ivanvamp

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TheoShmeo said:
I know this is not the media forum but Sally Jenkins' article totally disgusts me.  Not that I don't think it's excellent.  I do.
 
But how could it be that NO ONE in the Boston media is making the points that Ms. Jenkins makes?  In fairness, Mike Reiss immediately linked the report and while he means well, I frankly would not expect that level of analysis from him.  He's not an opportunistic Ben Volin type, but he just doesn't attack a subject like Jenkins did.
 
Putting aside Reiss, it remains a horrible indictment that not one mediot in Boston or NE came out with an article like that.  Or did I miss it?  I doubt it in that I would assume anything along those lines would have been linked here.
 
One could speculate on why the locals so thoroughly failed here.  Lack of talent, focus on clicks, the desire not to appear like a Pats Toadie and laziness all likely fit in.  Whatever the cause, it sucks. 
 
PS: I don't mean to malign Matt Chatham and Tom Curran either.  Both have been very good on this story.  That doesn't eliminate my question but I didn't want to paint with a brush that gave a faulty impression on those two.
http://www.patsfans.com/blogs/vampatella/2015/06/13/a-thorough-look-at-deflategate-how-did-we-get-to-this-point/

Ain't gonna lie... It's long, but pretty thorough.
 

Tony C

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danlmac said:
If there’s one thing I’ve learned, painfully, throughout this whole stupid, insulting, infuriating ordeal, it’s that whenever I expect common sense to prevail, it won’t. Every single damn time. It’s sort of surreal.
 
At this point, I wouldn’t be surprised if Goodell increased Brady’s suspension to six games.
 
heh..yep.
 

Papelbon's Poutine

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Sportsbstn said:
I hope when this is all said and done Kraft turns to Goodell and says:  "why the fuck did you fine us again?" and really calls out Goodell one more time.   I wonder if Kraft is regretting the decision to drop the appeal the more definitively the Wells report looks Goodell's inept uncle wrote it, because I know many fans are fuming he did.
He's not regretting dropping it, because he had no avenues to achieve anything, based on the system he is a part of and the agreement he signed when he bought the team.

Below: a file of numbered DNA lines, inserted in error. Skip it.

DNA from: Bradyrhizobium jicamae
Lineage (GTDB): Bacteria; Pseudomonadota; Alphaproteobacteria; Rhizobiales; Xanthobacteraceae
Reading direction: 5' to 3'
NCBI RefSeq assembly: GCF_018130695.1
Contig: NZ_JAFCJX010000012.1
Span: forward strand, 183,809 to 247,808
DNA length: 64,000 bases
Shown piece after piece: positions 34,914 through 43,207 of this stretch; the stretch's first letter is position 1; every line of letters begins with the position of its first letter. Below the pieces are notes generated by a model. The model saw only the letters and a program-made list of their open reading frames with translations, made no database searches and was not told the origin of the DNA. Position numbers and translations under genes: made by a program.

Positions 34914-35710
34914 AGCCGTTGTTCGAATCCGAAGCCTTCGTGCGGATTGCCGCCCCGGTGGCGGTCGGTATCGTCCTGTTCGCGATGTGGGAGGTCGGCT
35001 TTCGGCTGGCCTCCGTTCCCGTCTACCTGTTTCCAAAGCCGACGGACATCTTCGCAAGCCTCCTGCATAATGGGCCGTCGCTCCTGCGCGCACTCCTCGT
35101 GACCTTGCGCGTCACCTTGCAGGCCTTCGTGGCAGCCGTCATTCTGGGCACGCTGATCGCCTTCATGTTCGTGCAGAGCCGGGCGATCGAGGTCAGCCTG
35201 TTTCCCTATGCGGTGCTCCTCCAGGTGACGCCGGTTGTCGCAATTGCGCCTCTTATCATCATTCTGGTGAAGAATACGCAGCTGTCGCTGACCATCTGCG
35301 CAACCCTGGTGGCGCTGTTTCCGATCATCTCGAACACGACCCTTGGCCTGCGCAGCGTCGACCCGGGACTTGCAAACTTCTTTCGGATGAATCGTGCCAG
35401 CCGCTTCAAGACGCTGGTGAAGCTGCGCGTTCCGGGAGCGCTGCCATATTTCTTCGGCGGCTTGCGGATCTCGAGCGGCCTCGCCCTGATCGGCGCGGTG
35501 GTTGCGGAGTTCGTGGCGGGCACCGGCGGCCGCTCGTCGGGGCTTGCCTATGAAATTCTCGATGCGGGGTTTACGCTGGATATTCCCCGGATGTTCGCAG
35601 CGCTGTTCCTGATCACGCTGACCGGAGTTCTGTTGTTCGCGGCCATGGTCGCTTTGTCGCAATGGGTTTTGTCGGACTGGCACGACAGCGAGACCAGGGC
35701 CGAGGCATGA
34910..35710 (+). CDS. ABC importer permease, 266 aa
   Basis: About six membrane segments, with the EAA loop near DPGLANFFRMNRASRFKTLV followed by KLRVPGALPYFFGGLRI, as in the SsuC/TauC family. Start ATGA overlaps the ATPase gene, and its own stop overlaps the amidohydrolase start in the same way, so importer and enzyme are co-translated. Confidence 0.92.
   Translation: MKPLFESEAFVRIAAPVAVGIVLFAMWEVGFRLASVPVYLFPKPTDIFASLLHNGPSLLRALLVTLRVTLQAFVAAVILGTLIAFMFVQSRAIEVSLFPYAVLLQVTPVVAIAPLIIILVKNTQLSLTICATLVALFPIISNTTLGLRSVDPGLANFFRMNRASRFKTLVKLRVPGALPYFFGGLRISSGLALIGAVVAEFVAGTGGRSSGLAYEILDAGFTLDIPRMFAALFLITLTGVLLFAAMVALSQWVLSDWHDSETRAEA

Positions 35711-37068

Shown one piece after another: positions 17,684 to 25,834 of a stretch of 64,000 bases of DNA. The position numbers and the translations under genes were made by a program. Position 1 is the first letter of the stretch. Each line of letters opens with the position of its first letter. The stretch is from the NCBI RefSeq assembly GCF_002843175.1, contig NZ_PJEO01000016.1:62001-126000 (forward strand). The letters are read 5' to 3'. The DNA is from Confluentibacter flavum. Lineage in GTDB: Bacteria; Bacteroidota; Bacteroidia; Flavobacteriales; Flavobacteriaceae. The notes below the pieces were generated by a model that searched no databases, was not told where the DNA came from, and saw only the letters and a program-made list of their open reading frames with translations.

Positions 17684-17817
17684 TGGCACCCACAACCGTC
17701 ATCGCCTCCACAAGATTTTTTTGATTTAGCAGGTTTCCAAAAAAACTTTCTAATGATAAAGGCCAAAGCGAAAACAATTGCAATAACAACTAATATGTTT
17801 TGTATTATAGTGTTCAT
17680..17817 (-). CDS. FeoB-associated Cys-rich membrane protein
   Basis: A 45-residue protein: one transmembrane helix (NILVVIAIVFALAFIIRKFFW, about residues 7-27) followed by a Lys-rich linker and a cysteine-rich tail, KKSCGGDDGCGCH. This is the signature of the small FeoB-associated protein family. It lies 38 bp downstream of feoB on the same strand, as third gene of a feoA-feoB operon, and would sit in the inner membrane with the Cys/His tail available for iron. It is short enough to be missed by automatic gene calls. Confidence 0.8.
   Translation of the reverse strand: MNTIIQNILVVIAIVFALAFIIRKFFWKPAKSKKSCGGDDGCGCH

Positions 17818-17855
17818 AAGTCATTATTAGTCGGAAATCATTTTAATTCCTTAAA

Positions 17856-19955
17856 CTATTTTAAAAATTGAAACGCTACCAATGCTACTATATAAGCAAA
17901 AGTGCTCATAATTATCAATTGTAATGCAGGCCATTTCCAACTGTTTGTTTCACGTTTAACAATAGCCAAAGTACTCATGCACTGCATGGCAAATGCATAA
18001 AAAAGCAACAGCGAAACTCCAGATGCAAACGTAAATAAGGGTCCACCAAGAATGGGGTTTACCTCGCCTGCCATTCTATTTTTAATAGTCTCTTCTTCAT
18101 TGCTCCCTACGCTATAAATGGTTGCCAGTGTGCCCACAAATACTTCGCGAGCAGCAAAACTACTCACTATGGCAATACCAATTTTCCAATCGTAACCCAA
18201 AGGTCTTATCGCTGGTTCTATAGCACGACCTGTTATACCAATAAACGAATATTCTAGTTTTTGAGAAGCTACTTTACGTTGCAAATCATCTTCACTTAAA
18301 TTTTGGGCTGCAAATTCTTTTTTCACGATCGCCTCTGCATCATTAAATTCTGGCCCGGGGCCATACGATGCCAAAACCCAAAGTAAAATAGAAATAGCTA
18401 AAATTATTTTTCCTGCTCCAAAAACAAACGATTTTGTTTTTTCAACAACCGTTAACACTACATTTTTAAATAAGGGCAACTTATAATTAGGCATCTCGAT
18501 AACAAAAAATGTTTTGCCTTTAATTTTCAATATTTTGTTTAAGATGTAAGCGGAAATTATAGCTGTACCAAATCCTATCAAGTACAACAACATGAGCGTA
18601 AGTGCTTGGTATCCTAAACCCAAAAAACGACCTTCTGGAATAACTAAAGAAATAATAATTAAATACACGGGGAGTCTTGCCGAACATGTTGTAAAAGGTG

He's likely not happy about that, but there's really nothing he could do. He doesn't have the avenues that Brady has available to him.
 

Papelbon's Poutine

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Bleedred said:
If this is an annoying sidebar, then disregard, but I'm really interested in what Ted Wells thinks at this point.  Does he follow something like the AEI report and realize that his report has been shredded and that it threatens his reputation, at least with objective, fair-minded folks?  Or does he simply not care, because he can blame exponent, the NFL paid him $5 million and will likely continue to pay him, and it's not his problem.   
Wells is smart enough to know what he was doing as he did it. His opinion of the matter will be decided by how his bosses and clients react, specifically how it impacts his bank account.
 

geoduck no quahog

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I'm gonna duck immediately after posting this, but...
 
 
What if McNally's gone to the NFL and admitted to deflating footballs at Brady's insistence? Do we know for sure he hasn't?
 

ivanvamp

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geoduck no quahog said:
I'm gonna duck immediately after posting this, but...
 
 
What if McNally's gone to the NFL and admitted to deflating footballs at Brady's insistence? Do we know for sure he hasn't?
 
He may have.
 
But if so, then he sure didn't deflate them in the Pats-Colts game.  Because the science tells us he didn't.  Or if he did, he deflated just a few footballs, and those by like 0.1-0.3 psi.  Which would be…..utterly ridiculous.
 

Super Nomario

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ivanvamp said:
 
He may have.
 
But if so, then he sure didn't deflate them in the Pats-Colts game.  Because the science tells us he didn't.  Or if he did, he deflated just a few footballs, and those by like 0.1-0.3 psi.  Which would be…..utterly ridiculous.
I think this is too strong a characterization of the physical evidence. Anderson might have used the non-logo gauge before the game, in which case there would still be a discrepancy in the PSI drop that could potentially be explained by tampering. The Wells report is wrong that the evidence necessarily implicates the Patriots, but that doesn't mean it exonerates them - I don't think there's enough data to conclude anything 100%.
 

geoduck no quahog

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Yeh, the part that stands out is the variability in the Patriot's measurements. Theoretically the readings from 1-11 should have shown a consistent increase in pressure as the balls warmed up - which they would have if initially inflated to the exact same pressure and everything had been done in laboratory conditions. Doesn't prove anything given that:
 
a. there's no indication that the ball numbers correspond with the sequence of testing (although logic says they do)
b. there's no time constraint to apply the gas law as the balls regain heat (although they should do so at a predictable rate)
c. Most Critically: there's no indication that the initial (pe-game) readings were accurate, even assuming the correct gauge, as these device are outside the margin of error (see the 3 readings of the intercepted ball, all taken by the same gauge within seconds of each other and recorded on masking tape). Same goes for the gauges used to measure at halftime.